Both films were stunning even in their damaged versions, but now the imagery achieves maximum effect. The blue sky that catches Clodagh’s attention while praying in the drab chapel is even more arresting in its new clarity, as is the close-up of Vicky’s made-up face while dancing. Criterion’s restorations are often revelatory, and the work they did earlier this year with Nicholas Ray’s masterpiece, Bigger Than Life, demonstrated clearly what they could achieve with old Technicolor movies, but these are vital upgrades to two of the most beautiful films ever made, looking better even than Ray’s visual tour-de-force.
The audio is strong to boot, communicating the boisterous scores of classical filmmaking and leaving the dialogue crisp. But it’s the imagery that will suck you in time and again, eradicating the many issues of fading, scratches and blurring that plagued the weak transfer of the three-strip Technicolor when Criterion first put these on DVD.
Most of the two films’ extras come from the original DVDs, but they were among Criterion’s best supplements. A commentary track for Black Narcissus featuring the director and Martin Scorsese in particular is one of the greatest DVD extras of all time, and the discs have been fleshed out with updated pieces on the restorative efforts that went into cleaning up the film, all of which are worth a look to those who respect what specialty companies like Criterion and ITV do for classic films. There’s some inevitable overlap between making-of features and individual interviews, but overall the extras pad out the most impressive one-two punch Criterion has released this year.
Both of these films are true masterpieces, and I count The Red Shoes among my 10 favorite films of all time. I tried to keep my reviews short this time, finally remembering that my usual style is meant for those who have seen the movie, not those thinking of buying it. But I also held back because it’s all too easy to lose oneself in superlatives when discussing Powell & Pressburger. People tend to view classic films in a vacuum, as if standing behind a velvet rope in a museum, and even when people say, “They don’t make ‘em like they used to,” they slip in an undercurrent of relief beneath the perfunctory regret. But Powell is one of those old filmmakers who, like Ray, could slip under your skin and break boundaries so completely that you didn’t even realize just how many risks they’d taken until you reach the end. The vibrancy of these two films, made clearer through the nearly perfect restorations, is arresting in the way that few modern films are, not because people don’t try as hard or because somehow things are only good when they’ve aged or other nonsense, but because Powell & Pressburger were as attuned to their art form as Vicky Page was to the ballet. Cinema was in their blood, and not the tragedy of Powell’s eventual artistic exile can undercut the majesty of their work. Regardless of what Powell film I watch, even ones not written by his Hungarian friend, I think of a conversation the two shared in preparation for I Know Where I’m Going!: Pressburger wanted to make a movie about a woman on an island, and the director wanted to know how she got there. Without missing a beat, Emeric replied, “Let’s make the film and find out.”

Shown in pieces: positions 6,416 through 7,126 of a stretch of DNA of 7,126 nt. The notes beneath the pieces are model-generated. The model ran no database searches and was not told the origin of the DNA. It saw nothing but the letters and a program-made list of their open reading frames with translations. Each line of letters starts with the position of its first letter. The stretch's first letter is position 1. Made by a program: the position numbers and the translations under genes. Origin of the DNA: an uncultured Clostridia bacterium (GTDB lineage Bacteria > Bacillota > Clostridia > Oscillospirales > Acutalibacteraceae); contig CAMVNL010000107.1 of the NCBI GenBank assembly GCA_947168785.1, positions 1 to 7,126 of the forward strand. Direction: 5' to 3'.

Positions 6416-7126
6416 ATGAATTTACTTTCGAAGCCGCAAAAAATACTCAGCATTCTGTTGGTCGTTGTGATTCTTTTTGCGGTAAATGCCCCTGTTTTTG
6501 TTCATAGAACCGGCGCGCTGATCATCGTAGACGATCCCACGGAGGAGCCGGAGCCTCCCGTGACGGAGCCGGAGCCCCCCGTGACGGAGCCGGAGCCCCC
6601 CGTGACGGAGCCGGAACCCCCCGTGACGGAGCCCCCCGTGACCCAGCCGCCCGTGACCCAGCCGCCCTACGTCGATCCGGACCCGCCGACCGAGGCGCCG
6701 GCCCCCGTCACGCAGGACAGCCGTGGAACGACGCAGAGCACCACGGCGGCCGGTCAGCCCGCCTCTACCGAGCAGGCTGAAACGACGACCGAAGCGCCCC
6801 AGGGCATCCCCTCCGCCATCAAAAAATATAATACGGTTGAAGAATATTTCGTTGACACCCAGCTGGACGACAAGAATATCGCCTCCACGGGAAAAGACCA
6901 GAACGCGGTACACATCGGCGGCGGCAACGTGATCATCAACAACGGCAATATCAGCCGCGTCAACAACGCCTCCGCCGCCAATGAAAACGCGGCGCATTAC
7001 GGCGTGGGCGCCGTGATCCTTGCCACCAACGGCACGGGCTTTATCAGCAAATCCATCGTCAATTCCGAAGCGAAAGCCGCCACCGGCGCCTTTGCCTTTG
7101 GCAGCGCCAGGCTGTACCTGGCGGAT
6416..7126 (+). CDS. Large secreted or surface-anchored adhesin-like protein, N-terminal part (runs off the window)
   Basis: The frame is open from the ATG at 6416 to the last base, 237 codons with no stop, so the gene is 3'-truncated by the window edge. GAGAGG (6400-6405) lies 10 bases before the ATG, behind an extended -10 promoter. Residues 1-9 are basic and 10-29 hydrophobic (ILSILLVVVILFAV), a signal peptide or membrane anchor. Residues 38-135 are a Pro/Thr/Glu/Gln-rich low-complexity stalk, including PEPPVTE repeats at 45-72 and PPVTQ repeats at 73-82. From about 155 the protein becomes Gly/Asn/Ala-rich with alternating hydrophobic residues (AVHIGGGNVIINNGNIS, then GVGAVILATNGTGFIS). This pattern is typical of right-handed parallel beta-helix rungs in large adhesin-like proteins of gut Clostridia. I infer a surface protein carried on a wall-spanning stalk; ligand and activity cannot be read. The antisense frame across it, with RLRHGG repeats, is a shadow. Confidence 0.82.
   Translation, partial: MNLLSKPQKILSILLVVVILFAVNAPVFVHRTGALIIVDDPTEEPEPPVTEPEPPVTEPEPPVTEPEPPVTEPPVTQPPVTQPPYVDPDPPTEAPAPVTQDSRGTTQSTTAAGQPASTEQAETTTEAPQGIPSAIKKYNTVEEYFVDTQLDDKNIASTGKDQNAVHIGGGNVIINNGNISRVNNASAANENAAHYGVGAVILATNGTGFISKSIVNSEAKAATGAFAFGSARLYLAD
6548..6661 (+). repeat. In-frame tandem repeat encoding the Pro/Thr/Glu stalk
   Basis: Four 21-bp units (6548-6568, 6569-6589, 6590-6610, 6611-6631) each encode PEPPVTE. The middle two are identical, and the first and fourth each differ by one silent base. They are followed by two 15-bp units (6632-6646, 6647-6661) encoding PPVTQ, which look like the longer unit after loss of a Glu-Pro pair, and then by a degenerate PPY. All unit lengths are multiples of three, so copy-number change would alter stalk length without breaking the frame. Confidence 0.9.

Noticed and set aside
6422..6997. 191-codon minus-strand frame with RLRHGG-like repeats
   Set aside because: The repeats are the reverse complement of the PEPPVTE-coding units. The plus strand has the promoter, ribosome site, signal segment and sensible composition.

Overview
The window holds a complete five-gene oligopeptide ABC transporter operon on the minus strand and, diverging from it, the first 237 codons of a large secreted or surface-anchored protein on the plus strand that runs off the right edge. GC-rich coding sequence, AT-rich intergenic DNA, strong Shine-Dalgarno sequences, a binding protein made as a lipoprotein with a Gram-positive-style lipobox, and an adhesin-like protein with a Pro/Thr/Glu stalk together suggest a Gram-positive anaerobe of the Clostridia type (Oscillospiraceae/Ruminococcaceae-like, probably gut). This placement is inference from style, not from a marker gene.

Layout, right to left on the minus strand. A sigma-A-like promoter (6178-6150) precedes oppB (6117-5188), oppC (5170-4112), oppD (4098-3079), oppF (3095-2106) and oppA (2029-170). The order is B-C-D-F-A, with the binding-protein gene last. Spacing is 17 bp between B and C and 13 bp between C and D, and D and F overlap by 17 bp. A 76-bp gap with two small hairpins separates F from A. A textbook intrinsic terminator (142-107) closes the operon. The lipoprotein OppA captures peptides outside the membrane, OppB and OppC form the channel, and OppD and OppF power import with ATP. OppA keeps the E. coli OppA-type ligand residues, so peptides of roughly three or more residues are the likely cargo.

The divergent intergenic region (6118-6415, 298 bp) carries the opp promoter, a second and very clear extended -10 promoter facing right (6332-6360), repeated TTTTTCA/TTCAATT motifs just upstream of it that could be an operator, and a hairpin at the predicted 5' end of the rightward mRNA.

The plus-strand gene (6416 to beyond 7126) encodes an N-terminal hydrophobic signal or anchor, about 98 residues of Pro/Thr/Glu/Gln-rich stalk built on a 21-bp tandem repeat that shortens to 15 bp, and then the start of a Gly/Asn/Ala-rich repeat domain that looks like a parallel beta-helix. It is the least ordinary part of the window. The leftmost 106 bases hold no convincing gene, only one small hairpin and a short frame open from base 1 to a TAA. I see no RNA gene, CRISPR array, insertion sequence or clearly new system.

- Jake Cole is a journalism student at Auburn University, where he regularly avoids people in favor of writing about film, television and music on his blog, Not Just Movies. He aspires to be a critic, partially out of his love for film but mainly because he’s always dreamed of living a life of extreme poverty.